TOJ – New York Jets Tight End Grade Sheet (Week 5): The Case for Jace

Cole Patterson zeros in on the New York Jets best option at tight end, Jace Amaro.

Normally, in this post, I go over the individual performances of the New York Jets tight ends: Jeff Cumberland, Jace Amaro, and Zach Sudfeld. If you’ve been keeping track or following my grade sheets you’ll know that, to this point in the season, the tight ends have been making little to no impact on paper. In fact, outside of dropping a few balls and whiffing a few key blocks, you may not even know they were on the field. Save one that is, enter: Jace Amaro.

You may not see his name prominently featured in the game logs, nor will you be astounded at his season totals, but I’m certain you remember his play on the field. The New York Jets rookie tight end has been stepping up in big moments and stating his case to enter the starting line up.

The Jets have kept Amaro on an obvious snap count: 21 against Oakland, 22 against Green Bay, 23 against Chicago, 22 against Detroit, and 27 against San Diego. Let’s compare that to Jeff Cumberland: 55 against Oakland, 67 against Green Bay, 65 against Chicago, 50 against Detroit, and 52 against San Diego. Jeff Cumberland has played an outrageous 86% of the snaps this season (skewed somewhat by the 91% outlier against the Chargers). Jace Amaro, on the other hand, has played 34% of the snaps through 5 games.

These statistics would lead one to believe that Jeff Cumberland has earned his role through effective play and that Jace Amaro is still finding his role in the offense. Quite the opposite. Jeff Cumberland – and Zach Sudfeld, in his limited time on the field – have been invisible. In fact, after posting 50 yards against Oakland, Cumberland has not combined for as many yards in the four games since. Possibly even more damning, Cumberland and Sudfeld’s combined receptions (11) and yardage (109) are lower than Amaro’s (14 – 144) in over twice as many snaps.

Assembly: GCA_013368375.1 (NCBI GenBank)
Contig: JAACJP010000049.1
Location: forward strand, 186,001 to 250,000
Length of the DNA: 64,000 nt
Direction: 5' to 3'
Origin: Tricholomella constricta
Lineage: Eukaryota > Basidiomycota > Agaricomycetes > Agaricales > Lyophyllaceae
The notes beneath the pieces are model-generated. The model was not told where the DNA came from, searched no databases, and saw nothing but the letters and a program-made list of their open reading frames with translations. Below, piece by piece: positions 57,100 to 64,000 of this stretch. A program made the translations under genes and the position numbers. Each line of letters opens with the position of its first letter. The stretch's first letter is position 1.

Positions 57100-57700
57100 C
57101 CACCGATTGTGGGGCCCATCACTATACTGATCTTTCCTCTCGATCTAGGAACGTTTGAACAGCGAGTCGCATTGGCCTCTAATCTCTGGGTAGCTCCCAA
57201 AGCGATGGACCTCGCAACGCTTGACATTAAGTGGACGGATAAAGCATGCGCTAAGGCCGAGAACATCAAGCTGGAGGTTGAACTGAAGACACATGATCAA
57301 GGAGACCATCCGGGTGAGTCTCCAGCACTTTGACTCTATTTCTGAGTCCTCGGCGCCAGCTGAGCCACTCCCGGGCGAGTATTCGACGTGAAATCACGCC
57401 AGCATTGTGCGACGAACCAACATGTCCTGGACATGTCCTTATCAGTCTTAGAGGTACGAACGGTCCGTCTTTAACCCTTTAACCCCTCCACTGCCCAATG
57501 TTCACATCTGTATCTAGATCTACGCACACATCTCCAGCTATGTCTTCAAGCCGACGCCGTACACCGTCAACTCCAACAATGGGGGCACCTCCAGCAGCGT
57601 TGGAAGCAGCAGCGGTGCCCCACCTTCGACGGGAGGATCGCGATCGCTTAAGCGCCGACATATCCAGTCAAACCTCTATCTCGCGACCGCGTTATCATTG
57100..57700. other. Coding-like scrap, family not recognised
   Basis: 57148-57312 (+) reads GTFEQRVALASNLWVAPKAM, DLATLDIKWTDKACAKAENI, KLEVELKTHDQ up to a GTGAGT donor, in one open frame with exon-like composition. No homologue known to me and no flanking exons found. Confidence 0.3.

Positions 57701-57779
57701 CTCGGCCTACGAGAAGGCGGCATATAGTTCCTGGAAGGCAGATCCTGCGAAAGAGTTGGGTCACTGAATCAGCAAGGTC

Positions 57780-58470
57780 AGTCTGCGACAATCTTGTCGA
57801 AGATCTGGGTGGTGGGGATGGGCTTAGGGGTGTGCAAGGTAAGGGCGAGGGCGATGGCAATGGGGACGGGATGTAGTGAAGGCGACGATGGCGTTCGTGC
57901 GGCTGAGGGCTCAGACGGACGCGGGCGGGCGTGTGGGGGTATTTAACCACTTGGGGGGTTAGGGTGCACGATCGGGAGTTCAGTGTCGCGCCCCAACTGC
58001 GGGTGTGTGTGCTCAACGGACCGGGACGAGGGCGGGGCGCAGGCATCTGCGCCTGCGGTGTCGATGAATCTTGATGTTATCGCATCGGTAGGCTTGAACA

Statistics aren’t everything. Amaro has converted numerous chain moving receptions on third and fourth down. He has also made clutch deep grabs to put the Jets in scoring position, twice.

Pass catching ability is not everything either (as I have tried to establish in my weekly grade sheets). Through five weeks Amaro has proven that concerns regarding his pass and run blocking ability coming out of Texas Tech were over blown. He has quickly surpassed Cumberland and Sudfeld in this department. While all three have actually shown competency in that area this season, Amaro (on the whole) has been more consistent in driving off the snap and taking his man out of the play. There have been some whiffs and hiccups but no more than Cumberland or Sudfeld (who have years of experience on the 22 year old).

This is all to say that having Amaro ride the pine while the ineffective Cumberland sees a ridiculous number of snaps is hurting the offense. I’m not suggesting benching Cumberland in favor of Amaro, however. Through five weeks the tight ends in general have been criminally underused with a bulk of the focus going toward an ineffective wide receiver group. Using more two tight end sets could mitigate many of the Jets woes on offense: provide more protection for the quarterback, better disguise plays, and provide more effective receiving targets. This applies especially in the red zone.

Either way, Amaro seeing the field more can only improve a floundering offense.

Here is your obligatory GIF menagerie of Jace Amaro being good:

 

 

Author: Cole Patterson

Cole has attended American University in Washington DC and is currently completing a double major in history and global communications at Ramapo College in Northern NJ. He has served as an NFL Analyst for a local DC radio show, Fanatic Radio. He lives and dies with the New York Jets. Cole will help lead Jets coverage and analysis.